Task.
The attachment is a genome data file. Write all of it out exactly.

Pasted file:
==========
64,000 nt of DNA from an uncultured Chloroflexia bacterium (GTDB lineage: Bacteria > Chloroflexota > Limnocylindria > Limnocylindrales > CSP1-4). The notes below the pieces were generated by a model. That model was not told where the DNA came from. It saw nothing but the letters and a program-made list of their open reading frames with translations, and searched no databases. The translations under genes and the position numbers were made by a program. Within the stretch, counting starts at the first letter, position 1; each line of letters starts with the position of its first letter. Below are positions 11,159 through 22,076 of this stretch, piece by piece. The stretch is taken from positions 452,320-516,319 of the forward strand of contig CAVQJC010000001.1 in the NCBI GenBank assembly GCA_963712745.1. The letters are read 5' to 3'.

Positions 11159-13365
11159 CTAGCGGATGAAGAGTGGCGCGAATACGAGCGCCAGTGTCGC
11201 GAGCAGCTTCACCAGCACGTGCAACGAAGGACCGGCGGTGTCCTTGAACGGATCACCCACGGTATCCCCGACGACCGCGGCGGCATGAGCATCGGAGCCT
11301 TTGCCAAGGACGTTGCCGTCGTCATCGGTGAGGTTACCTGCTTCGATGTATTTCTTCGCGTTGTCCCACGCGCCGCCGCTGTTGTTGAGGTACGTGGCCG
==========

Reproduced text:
64,000 nt of DNA from an uncultured Chloroflexia bacterium (GTDB lineage: Bacteria > Chloroflexota > Limnocylindria > Limnocylindrales > CSP1-4). The notes below the pieces were generated by a model. That model was not told where the DNA came from. It saw nothing but the letters and a program-made list of their open reading frames with translations, and searched no databases. The translations under genes and the position numbers were made by a program. Within the stretch, counting starts at the first letter, position 1; each line of letters starts with the position of its first letter. Below are positions 11,159 through 22,076 of this stretch, piece by piece. The stretch is taken from positions 452,320-516,319 of the forward strand of contig CAVQJC010000001.1 in the NCBI GenBank assembly GCA_963712745.1. The letters are read 5' to 3'.

Positions 11159-13365
11159 CTAGCGGATGAAGAGTGGCGCGAATACGAGCGCCAGTGTCGC
11201 GAGCAGCTTCACCAGCACGTGCAACGAAGGACCGGCGGTGTCCTTGAACGGATCACCCACGGTATCCCCGACGACCGCGGCGGCATGAGCATCGGAGCCT
11301 TTGCCAAGGACGTTGCCGTCGTCATCGGTGAGGTTACCTGCTTCGATGTATTTCTTCGCGTTGTCCCACGCGCCGCCGCTGTTGTTGAGGTACGTGGCCG